Cruise Lines International Association (CLIA) President and CEO Terry Dale today marked Earth Day 2009 by taking note of the industry’s environmental progress and innovation over the past year, and highlighting new EPA regulations that comprehensively regulate the wastewater discharges from all marine vessels including cruise ships.
“Our industry recognizes and appreciates its responsibility in mitigating our environmental impact on Earth Day and every other day,” said Terry Dale. “We are proud of the fact that cruise lines continue to meet or exceed all domestic and international environmental standards, invest in a wide array of innovations, and enable our guests to enjoy increasingly green vacation experiences.”
Dale noted that 2009 will mark the first year cruise lines will operate under broad, new regulations adopted by the U.S. Environmental Protection Agency in February under the National Pollutant Discharge Elimination System Vessel General Permit, which regulate 26 different discharges incidental to the normal operation of marine vessels. Together with the Clean Water Act, which already regulates blackwater (wastewater from toilets), Dale said that every wastewater discharge from ships is now subject to strict regulation.
From simple actions passengers might notice, such as energy efficient LED light bulbs and high-efficiency appliances that reduce energy consumption, to more complex steps that are largely behind-the-scenes, such as plugging into shore-based power and solar panels that sustainably power on-board amenities, the cruise line industry is demonstrating its commitment to sound environmental stewardship.
“With the global nature of the industry, cruise lines have the scale to make compelling, positive, impacts on the environment,” said Patrick Maher, Senior Director of Business Policies and Practices at Conservation International. “By engaging with its crews and customers as well as working with conservation organizations to use science based solutions to address important issues such as wastewater treatment and energy efficiency, the industry’s commitment to conservation remains strong.”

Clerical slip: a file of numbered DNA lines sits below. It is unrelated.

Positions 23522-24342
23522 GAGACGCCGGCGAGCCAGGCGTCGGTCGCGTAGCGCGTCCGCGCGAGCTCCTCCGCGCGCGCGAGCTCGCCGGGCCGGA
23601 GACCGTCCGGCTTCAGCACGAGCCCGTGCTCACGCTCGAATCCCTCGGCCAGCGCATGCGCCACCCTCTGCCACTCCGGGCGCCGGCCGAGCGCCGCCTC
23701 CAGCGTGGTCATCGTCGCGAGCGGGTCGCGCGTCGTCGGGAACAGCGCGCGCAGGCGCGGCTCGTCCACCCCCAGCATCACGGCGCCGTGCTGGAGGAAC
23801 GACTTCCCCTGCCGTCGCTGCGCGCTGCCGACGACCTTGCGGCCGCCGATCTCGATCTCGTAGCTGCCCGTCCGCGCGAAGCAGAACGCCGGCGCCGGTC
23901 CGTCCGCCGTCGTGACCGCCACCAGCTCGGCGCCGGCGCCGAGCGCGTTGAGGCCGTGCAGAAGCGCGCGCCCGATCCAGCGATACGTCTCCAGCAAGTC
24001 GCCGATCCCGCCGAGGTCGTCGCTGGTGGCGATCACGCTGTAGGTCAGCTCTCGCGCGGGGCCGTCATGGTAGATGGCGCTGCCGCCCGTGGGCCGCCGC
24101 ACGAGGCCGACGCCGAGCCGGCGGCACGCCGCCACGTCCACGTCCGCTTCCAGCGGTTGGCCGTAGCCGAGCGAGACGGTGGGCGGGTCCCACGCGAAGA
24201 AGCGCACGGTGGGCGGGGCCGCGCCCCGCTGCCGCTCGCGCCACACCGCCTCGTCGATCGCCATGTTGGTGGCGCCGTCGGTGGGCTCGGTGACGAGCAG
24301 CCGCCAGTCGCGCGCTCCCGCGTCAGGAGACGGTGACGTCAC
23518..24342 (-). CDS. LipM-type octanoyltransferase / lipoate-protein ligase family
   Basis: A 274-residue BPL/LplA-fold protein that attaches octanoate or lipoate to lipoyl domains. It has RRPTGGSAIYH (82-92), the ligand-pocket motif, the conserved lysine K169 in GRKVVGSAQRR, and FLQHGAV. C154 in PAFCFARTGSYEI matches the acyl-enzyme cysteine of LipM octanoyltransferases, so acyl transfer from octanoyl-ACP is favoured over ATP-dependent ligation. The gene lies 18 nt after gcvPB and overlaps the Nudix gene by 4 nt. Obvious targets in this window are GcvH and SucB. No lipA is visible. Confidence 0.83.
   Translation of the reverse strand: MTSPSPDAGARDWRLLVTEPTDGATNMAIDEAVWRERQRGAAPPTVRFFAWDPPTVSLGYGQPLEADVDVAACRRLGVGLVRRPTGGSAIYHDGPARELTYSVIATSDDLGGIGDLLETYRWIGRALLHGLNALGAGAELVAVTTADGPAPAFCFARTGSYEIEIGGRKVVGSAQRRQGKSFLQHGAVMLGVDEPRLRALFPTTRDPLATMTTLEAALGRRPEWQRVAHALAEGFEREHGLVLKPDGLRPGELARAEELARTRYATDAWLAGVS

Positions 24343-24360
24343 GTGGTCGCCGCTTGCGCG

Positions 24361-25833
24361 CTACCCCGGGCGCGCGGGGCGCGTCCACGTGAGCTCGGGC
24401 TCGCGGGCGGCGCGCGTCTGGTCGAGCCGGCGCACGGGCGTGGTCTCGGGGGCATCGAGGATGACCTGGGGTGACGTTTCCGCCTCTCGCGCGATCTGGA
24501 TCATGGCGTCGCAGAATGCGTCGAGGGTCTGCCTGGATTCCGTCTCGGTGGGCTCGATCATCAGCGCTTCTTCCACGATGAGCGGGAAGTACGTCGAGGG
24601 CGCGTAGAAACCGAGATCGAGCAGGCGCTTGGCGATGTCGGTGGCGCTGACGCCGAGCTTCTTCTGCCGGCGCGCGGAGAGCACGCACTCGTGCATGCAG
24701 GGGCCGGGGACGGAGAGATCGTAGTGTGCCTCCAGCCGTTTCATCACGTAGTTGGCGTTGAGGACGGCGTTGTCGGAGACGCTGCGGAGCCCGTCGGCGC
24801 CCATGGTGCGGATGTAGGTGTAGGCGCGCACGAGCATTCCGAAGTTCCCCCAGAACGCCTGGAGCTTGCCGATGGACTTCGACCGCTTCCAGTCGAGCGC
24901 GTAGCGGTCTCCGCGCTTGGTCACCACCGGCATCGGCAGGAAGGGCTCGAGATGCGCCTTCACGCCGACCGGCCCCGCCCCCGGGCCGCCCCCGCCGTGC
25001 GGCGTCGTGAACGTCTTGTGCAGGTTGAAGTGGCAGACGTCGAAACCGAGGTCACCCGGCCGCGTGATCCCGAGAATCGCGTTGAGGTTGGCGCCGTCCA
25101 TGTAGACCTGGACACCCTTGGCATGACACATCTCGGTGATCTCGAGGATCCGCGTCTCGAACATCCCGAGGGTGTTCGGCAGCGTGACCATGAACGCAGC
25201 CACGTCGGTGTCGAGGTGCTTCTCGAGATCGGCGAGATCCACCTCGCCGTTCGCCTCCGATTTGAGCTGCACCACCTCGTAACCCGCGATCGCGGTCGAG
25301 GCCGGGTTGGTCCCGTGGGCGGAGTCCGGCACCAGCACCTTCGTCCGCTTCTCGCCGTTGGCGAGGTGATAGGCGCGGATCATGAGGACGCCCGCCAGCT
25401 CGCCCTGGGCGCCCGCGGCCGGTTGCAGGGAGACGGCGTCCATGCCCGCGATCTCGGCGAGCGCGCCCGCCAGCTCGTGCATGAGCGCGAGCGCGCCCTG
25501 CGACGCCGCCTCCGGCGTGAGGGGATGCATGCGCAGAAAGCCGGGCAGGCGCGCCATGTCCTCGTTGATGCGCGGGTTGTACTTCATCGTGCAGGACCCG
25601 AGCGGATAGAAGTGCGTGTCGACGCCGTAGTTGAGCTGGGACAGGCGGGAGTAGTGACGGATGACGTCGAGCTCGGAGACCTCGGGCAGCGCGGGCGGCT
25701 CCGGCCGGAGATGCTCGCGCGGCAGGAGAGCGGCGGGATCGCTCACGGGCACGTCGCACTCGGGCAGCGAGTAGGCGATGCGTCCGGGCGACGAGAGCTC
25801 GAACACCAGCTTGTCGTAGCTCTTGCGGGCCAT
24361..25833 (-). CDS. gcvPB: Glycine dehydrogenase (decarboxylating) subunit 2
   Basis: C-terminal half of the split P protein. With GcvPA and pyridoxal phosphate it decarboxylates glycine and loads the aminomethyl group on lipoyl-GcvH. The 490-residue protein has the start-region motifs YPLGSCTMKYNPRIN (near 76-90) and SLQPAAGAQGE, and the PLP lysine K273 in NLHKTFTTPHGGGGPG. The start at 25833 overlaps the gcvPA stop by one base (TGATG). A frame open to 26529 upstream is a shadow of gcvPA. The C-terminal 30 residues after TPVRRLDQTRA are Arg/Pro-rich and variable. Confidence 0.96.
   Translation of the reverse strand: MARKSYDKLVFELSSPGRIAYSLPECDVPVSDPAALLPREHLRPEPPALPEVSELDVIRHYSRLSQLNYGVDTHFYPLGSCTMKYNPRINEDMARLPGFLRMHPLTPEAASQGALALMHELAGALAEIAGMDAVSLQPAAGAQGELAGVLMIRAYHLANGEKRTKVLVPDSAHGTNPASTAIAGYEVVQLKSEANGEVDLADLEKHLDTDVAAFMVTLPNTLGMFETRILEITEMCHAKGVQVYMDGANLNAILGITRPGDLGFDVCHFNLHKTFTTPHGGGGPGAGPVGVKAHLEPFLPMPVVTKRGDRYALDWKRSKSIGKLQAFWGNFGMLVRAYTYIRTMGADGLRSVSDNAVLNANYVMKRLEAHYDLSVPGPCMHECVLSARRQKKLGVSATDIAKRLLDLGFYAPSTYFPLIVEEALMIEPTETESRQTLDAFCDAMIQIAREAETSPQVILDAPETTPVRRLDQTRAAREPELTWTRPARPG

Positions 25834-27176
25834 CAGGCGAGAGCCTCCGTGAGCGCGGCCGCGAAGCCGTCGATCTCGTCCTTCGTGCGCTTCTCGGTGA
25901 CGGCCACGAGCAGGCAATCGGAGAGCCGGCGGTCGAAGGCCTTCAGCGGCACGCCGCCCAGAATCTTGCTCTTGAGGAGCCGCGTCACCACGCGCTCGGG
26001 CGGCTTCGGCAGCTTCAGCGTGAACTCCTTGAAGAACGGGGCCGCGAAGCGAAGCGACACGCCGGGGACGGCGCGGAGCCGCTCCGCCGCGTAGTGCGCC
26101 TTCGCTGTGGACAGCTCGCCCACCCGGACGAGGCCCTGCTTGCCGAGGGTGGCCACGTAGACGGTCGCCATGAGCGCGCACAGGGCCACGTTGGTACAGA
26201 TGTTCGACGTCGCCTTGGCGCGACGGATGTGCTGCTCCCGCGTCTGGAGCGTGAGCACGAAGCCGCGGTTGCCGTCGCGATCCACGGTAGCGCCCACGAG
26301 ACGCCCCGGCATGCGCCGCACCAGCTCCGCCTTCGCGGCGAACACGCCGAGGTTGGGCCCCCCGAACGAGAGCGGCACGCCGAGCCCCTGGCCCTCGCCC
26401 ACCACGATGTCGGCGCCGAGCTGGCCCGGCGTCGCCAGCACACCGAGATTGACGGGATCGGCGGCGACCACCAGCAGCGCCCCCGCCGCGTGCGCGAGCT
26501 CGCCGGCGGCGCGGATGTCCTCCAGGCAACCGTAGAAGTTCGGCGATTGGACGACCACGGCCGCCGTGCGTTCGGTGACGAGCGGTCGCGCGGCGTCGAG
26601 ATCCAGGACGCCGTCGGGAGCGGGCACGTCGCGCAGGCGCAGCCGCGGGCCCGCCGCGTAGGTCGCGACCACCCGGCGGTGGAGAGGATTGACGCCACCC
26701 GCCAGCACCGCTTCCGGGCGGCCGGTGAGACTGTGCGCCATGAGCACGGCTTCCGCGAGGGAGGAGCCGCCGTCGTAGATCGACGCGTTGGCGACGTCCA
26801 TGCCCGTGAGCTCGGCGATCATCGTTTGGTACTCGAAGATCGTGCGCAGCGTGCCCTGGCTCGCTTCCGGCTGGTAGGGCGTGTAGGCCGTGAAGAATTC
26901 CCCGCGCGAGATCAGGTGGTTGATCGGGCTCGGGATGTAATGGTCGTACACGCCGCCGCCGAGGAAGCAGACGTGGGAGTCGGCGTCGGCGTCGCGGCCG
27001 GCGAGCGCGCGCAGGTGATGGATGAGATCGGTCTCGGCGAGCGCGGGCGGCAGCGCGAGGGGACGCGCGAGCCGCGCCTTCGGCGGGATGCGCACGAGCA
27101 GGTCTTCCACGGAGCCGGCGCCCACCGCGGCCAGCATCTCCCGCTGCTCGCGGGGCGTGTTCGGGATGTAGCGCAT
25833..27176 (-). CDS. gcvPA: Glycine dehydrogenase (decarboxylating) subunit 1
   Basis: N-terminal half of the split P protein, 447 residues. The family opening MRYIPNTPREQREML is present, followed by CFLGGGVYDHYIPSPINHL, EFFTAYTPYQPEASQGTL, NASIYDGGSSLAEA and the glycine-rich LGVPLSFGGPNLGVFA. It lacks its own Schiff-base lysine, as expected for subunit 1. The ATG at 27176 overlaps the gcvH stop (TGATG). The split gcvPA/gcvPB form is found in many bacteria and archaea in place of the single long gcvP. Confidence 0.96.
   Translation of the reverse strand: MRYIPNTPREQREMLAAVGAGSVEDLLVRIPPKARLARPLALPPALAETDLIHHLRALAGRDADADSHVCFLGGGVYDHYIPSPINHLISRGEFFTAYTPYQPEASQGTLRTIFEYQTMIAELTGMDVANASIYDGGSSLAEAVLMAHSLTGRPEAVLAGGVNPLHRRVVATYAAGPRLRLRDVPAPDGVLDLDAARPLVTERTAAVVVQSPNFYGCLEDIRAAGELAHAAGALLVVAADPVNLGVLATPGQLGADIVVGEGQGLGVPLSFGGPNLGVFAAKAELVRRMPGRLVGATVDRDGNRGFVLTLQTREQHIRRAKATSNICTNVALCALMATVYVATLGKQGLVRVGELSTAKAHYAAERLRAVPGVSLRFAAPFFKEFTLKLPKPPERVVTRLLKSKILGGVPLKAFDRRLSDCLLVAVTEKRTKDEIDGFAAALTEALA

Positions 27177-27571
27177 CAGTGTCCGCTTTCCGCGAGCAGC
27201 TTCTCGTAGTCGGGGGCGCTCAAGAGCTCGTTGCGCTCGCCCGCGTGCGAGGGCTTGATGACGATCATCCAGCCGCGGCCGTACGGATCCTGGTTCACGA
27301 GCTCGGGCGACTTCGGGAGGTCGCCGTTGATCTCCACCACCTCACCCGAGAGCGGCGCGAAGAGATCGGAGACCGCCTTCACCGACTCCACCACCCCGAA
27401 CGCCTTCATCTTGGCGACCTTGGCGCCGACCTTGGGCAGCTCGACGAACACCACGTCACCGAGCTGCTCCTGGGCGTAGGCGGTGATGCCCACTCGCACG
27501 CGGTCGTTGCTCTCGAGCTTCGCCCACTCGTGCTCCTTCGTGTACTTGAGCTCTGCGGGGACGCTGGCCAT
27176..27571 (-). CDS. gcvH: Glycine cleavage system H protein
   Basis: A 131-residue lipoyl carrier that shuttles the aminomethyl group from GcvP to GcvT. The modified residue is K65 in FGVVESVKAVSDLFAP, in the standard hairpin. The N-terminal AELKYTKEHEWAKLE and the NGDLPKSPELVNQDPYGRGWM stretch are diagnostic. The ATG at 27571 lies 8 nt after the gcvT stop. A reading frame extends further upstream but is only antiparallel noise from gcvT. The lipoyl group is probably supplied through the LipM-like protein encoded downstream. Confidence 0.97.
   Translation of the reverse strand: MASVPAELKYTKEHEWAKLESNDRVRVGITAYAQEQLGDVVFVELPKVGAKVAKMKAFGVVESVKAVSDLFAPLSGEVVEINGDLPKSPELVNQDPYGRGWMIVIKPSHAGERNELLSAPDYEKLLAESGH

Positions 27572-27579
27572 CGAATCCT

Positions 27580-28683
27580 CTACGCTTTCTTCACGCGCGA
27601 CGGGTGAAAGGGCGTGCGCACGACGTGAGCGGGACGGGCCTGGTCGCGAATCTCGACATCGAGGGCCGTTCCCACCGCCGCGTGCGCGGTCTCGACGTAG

To protect the marine environments in which the industry operates and as a condition of membership in CLIA, all lines must adopt its Waste Management Practices and Procedures. These practices and procedures were designed specifically to minimize the industry’s environmental impact and in fact, in some instances, go above and beyond state, federal, and international requirements. For instance, while not required to do so, CLIA members treat all blackwater before it is discharged anywhere in the world with U.S. Coast Guard approved wastewater treatment technology.
Additionally, many lines are in various stages of employing advanced wastewater purification systems (AWPS) that produce water cleaner than what is discharged from most municipalities. These systems are not required by any regulatory body. However, CLIA member cruise lines have invested hundreds of million of dollars in the research, development, testing and application of these systems onboard many ships.